In a summer movie season riddled with inconsistency and disappointment, the big comedies have actually managed to be remarkably solid. Popstar is pretty much an instant classic, Mike and Dave Need Wedding Dates and Neighbors 2 were both decent, and now, STX Entertainment's Bad Moms has hit theaters, joining this summer's class of R-rated comedies. And just like the others, it's a good time at the movies, mixing likable characters with raunchy humor to solid effect. When the jokes land, they land hard, and my audience (made up mostly of mothers) seemed to eat up every minute of this one. And honestly, it isn't hard to see why- Bad Moms finds something both clever and universal in suburban motherhood, which will tickle the funny bones of anyone who has lived through it (like me!). The film is far too long and the final act gets bogged down with way too much unnecessary sermonizing, but when directors Jon Lucas and Scott Moore kick the humor into high gear, Bad Moms is a crudely amiable treat.
Amy Mitchell (Mila Kunis) is the most overworked mom in suburban Chicago. She works part-time for a hipster coffee company, has to make sure her kids do good in school, deal with a variety of extra-curricular activities, and ultimately, keep things calm with the crazy PTA moms at school. After one particularly bad day that causes her to try to juggle more than usual, Amy decides that she's just had it. She's sick of the unnecessary work, sick of control-freak PTA chief Gwendolyn (Christina Applegate), and sick of being a good mom. With the help of neglected stay-at-home mom Kiki (Kristen Bell), and single mother Carla (Kathryn Hahn), Amy will attempt to change the entire parenting dynamic of her school. By engaging in all sorts of debauchery, these normal, everyday women will get to finally be "bad moms."
Bad Moms thrives off the talent and chemistry of its three leads, as well as a terrific supporting cast. Even as the star of the show, Mila Kunis has the fewest funny moments, instead positioning herself as the emotional center of the movie. Kunis' Amy is the one character who struggles to fit into a mom caricature of sorts, and there's a refreshing humanity to her. Kristen Bell and Kathryn Hahn round out the main mother trio, and they're both quite fantastic. Bell's Kiki has a rather well-defined arc, and the Frozen star brings a dorky, goofy charm that is fun to watch. Hahn, on the other hand, is as vulgar and crude as they come, and she takes the stage during some of the film's most outrageous moments. I've never been a huge fan of her supporting roles in the past, but here, she knocks it out of the park. Christina Applegate is delectably evil as the domineering PTA chair, who pretty much runs everything in the school. Jada Pinkett Smith and Annie Mumolo round out the principal cast as Gwendolyn's lackeys, and they're both decent in the roles.
The film is at its sharpest when directors Jon Lucas and Scott Moore fully explore the social dynamics of parenthood and how that has changed over time. As someone who goes to an academically-driven school and sees the crazy things that parents (especially moms) do for their children all the time, so much of Bad Moms was chillingly spot-on. Sure, some of the jokes are obvious, but that doesn't mean they don't land. The raunchy party scenes and f-bomb droppings are funny for sure, and yet, I found myself laughing more at the subtle humor, the little knocks and jabs at the helicopter parent generation and the way that has shaped so much of life for kids these days. It's raucously funny, but also slyly satirical.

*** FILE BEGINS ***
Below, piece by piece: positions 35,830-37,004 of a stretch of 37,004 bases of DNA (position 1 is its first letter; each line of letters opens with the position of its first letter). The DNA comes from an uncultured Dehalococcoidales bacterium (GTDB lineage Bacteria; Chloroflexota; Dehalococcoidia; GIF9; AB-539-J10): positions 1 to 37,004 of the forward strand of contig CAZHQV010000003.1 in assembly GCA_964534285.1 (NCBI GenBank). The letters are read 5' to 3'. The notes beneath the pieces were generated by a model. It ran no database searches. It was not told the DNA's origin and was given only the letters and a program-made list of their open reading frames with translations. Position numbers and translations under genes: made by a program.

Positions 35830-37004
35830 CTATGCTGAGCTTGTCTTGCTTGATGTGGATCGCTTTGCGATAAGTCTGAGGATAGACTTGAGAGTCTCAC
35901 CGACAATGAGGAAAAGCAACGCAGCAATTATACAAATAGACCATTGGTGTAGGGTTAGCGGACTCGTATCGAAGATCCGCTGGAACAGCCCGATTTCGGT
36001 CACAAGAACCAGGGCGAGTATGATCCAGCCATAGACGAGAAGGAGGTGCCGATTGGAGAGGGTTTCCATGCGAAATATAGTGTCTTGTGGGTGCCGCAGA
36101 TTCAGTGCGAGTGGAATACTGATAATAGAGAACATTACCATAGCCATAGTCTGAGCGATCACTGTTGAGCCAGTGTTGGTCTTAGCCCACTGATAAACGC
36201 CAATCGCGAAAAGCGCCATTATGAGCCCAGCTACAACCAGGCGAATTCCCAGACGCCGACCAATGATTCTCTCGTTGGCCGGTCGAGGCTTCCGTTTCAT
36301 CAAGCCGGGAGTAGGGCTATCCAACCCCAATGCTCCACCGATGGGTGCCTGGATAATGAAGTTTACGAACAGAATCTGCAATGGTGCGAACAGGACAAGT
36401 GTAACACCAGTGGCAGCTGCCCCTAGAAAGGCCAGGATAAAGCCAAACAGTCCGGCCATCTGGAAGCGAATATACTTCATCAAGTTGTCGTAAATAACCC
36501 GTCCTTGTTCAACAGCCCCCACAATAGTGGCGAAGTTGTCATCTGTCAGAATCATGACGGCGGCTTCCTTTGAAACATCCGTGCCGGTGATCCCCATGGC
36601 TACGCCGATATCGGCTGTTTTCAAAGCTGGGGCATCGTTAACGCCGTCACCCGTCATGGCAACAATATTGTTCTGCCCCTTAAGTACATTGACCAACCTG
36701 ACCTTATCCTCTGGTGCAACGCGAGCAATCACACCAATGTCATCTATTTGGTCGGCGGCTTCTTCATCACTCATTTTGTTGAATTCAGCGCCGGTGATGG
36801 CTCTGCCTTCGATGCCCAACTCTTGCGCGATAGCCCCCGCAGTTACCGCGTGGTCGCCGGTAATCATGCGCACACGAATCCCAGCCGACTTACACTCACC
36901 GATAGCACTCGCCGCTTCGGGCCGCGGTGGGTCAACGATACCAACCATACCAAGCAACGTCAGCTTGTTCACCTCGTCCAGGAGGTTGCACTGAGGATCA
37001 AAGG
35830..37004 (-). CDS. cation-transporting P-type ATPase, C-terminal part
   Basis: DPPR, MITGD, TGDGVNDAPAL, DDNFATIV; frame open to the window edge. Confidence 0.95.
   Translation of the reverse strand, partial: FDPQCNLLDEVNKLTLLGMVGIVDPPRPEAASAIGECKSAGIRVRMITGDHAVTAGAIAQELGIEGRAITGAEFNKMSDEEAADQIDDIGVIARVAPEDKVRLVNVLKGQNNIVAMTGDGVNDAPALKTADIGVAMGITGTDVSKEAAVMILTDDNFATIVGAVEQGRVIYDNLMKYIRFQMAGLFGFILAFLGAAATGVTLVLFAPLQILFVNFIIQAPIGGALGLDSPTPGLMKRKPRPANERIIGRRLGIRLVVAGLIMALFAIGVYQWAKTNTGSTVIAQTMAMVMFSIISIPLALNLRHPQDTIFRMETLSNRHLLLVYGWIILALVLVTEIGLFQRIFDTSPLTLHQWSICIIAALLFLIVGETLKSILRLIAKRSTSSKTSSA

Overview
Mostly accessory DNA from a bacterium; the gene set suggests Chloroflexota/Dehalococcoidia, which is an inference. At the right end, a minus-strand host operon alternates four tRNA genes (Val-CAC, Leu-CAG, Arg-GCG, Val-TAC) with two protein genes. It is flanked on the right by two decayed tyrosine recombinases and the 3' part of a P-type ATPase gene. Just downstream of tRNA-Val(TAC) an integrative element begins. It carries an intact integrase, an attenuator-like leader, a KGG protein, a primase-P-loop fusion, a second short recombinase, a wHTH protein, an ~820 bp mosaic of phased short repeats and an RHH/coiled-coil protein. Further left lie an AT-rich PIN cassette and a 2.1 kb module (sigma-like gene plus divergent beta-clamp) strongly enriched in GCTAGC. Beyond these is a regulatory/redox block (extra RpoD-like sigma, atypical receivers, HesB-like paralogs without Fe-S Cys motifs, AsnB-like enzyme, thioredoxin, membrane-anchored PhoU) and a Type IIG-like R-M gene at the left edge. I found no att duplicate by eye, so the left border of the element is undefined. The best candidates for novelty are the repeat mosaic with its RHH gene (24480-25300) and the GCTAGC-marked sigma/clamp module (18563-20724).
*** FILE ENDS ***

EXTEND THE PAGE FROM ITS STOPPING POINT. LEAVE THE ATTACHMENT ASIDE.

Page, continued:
Bad Moms loses itself in the final act, where the story is stretched out to obscene lengths, taking a turn into unabashed sentimentality. It runs for 100 minutes, but certainly feels longer than that, drawn out by a whole range of totally unnecessary subplots, twists, and turns. The PTA election is set up as the climax of the film, and that's a sensible decision- after all, it always feels like the plot is building to that moment. However, the choice to have Kunis' Amy deliver a hokey speech about the meaning of being a "bad mom" is utterly baffling. Maybe it's therapeutic to the target audience (middle-aged moms), but it felt off to me. A good chunk of the movie is deliciously angry and sour, which makes the final turn into schmaltzy sweetness all the more absurd.
If you're able to overlook the obvious dramatic issues towards the end, you'll probably have a good time with Bad Moms. It's funny, smart, and clever, which is much more than I can say for most movies that have come out this summer. I loved spending time with these characters, and the cast is absolutely terrific. If the filmmakers had only pushed a little harder, gone further, and tested some truly outrageous limits, I can only imagine how good this movie would have been. But as it is, Bad Moms is a decently raunchy exploration of the repressed anger and irresponsibility inside every suburban family.
THE FINAL GRADE: B- (6.8/10)
Images courtesy of STX Entertainment